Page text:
New Delhi: Climate change and conflict are hitting efforts to tackle three of the world’s deadliest infectious diseases, the head of the Global Fund to Fight AIDS, Tuberculosis and Malaria has warned. International initiatives to fight the diseases have largely recovered after being badly affected by the COVID-19 pandemic, according to the Fund’s 2023 results report released on Monday (September 18). But the increasing challenges of climate change and conflict mean the world is likely to miss the target of putting an end to AIDS, TB and malaria by 2030 without “extraordinary steps”, said Peter Sands, executive director of the Global Fund.
There are positives, he said. For example, in 2022, 6.7 million people were treated for TB in the countries where the Global Fund invests, more than ever before, and 1.4 million more people than in the previous year. The Fund also helped put 24.5 million people on antiretroviral therapy for HIV, and distributed 220 million mosquito nets.
But in a statement accompanying the report, the Fund said that getting back on track after the pandemic had been made “much more challenging by a combination of interconnected and colliding crises”, including climate change.
For example, malaria is spreading to highland parts of Africa that were previously too cold for the mosquito carrying the disease-causing parasite. Extreme weather events like floods are overwhelming health services, displacing communities, causing upsurges in infection and interrupting treatment in many different places, the report said. In countries including Sudan, Ukraine, Afghanistan and Myanmar, simply reaching vulnerable communities has also been immensely challenging due to insecurity, it added.
But Mr Sands said there was still hope, in part due to innovative prevention and diagnostic tools. This week, there is a high-level meeting on TB at the UN General Assembly, and advocates hope for more of a focus on the disease.
India Efforts In Eradicating Tuberculosis
Talking about India’s fight against Tuberculosis, Union minister Jitendra Singh had recently said that a public-private partnership (PPP) with integrated strategy is essential to achieve a “TB-mukt Bharat” (tuberculosis-free India). At an event on Sunday (September 17), Minister Singh said India’s efforts to eradicate tuberculosis by 2025 are a role model for the world.
The minister of state in the Prime Minister’s Office was speaking after flagging off the Shri Mata Vaishno Devi (SMVD) Narayana healthcare “TB-Mukt Express”, a mobile medical van that will visit different villages in his parliamentary constituency Udhampur, with the slogan “Chalo Chale TB ko Harane” (let’s defeat TB).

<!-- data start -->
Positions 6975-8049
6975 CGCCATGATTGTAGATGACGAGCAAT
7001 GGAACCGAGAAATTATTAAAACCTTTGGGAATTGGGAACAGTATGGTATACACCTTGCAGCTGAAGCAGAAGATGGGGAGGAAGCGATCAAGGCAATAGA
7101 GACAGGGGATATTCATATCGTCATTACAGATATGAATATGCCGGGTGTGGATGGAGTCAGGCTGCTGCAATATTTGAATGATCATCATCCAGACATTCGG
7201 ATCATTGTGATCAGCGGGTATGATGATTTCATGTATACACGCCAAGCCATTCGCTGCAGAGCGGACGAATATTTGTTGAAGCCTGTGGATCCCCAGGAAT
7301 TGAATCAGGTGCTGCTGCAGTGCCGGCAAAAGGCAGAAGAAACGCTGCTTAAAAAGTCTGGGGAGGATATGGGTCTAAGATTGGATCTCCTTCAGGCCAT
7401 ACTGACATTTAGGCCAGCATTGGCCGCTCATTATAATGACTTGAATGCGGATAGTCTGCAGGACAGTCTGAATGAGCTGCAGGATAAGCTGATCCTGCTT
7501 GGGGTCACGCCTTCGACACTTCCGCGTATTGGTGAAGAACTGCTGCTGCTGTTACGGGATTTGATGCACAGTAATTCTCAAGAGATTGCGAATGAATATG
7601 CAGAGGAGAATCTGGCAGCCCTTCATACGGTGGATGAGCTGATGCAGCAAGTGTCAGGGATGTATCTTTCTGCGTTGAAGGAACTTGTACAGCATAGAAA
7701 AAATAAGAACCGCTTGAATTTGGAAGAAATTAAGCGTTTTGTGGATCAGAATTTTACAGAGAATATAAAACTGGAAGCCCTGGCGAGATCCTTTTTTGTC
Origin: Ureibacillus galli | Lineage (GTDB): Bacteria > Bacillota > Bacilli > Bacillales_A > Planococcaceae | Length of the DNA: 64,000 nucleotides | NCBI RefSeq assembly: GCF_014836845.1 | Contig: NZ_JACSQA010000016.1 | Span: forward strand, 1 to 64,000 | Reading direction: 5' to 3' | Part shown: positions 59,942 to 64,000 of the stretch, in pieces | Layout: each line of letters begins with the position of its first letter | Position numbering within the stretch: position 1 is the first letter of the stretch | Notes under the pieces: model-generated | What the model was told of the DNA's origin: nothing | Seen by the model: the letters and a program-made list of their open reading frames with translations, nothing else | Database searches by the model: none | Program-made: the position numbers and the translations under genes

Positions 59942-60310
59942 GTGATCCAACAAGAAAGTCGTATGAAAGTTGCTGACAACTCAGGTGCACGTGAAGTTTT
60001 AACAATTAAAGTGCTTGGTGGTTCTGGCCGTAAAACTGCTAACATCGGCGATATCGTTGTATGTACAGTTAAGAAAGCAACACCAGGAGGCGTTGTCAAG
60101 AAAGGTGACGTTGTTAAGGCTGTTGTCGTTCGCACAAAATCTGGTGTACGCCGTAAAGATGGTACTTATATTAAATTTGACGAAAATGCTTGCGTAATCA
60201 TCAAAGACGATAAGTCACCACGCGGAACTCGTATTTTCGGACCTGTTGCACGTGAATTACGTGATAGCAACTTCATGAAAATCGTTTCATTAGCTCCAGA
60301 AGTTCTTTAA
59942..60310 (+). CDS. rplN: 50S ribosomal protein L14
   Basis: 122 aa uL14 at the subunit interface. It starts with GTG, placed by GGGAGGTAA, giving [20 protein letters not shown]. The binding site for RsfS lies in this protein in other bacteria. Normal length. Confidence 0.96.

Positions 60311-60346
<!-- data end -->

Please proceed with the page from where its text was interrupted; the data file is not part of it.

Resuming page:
The event coincided with the birthday of Prime Minister Narendra Modi.The Minister said,
India’s efforts to eradicate TB by 2025 are a role model for the world. The citizens need to work collectively towards TB elimination in the true spirit of Jan Bhagidari.
He said considering the deep societal and economic impact caused by tuberculosis, the BJP-led Centre has placed high priority for a “TB-mukt Bharat” by 2025. He added,
Biotechnology is going to play a huge part in the integrated holistic healthcare approach towards the elimination of tuberculosis.
He said strategies, such as engaging the private sector, active case finding, decentralisation of services through health and wellness centres, community engagement and the Ni-kshay Poshan Yojana, have transformed India’s tuberculosis management efforts and made it patient centric.
At the event, Singh distributed kits among the TB patients adopted by him in his constituency to take care of their daily needs in order to accomplish the prime minister’s vision of a tuberculosis-free India.
(This story has not been edited by NDTV staff and is published from a syndicated feed.)
NDTV – Dettol have been working towards a clean and healthy India since 2014 via the Banega Swachh India initiative, which is helmed by Campaign Ambassador Amitabh Bachchan. The campaign aims to highlight the inter-dependency of humans and the environment, and of humans on one another with the focus on One Health, One Planet, One Future – Leaving No One Behind. It stresses on the need to take care of, and consider, everyone’s health in India – especially vulnerable communities – theLGBTQ population,indigenous people, India’s different tribes, ethnic and linguistic minorities, people with disabilities, migrants, geographically remote populations, gender and sexual minorities. In wake of the currentCOVID-19 pandemic, the need for WASH (Water,SanitationandHygiene) is reaffirmed as handwashing is one of the ways to prevent Coronavirus infection and other diseases. The campaign will continue to raise awareness on the same along with focussing on the importance of nutrition and healthcare for women and children, fightmalnutrition, mental wellbeing, self care, science and health,adolescent health & gender awareness. Along with the health of people, the campaign has realised the need to also take care of the health of the eco-system. Our environment is fragile due to human activity, which is not only over-exploiting available resources, but also generating immense pollution as a result of using and extracting those resources. The imbalance has also led to immense biodiversity loss that has caused one of the biggest threats to human survival – climate change. It has now been described as a “code red for humanity.” The campaign will continue to cover issues likeair pollution,waste management,plastic ban,manual scavengingand sanitation workers andmenstrual hygiene. Banega Swasth India will also be taking forward the dream of Swasth Bharat, the campaign feels that only a Swachh or clean India wheretoiletsare used andopen defecation free (ODF)status achieved as part of the Swachh Bharat Abhiyan launched byPrime Minister Narendra Modiin 2014, can eradicate diseases like diahorrea and the country can become a Swasth or healthy India.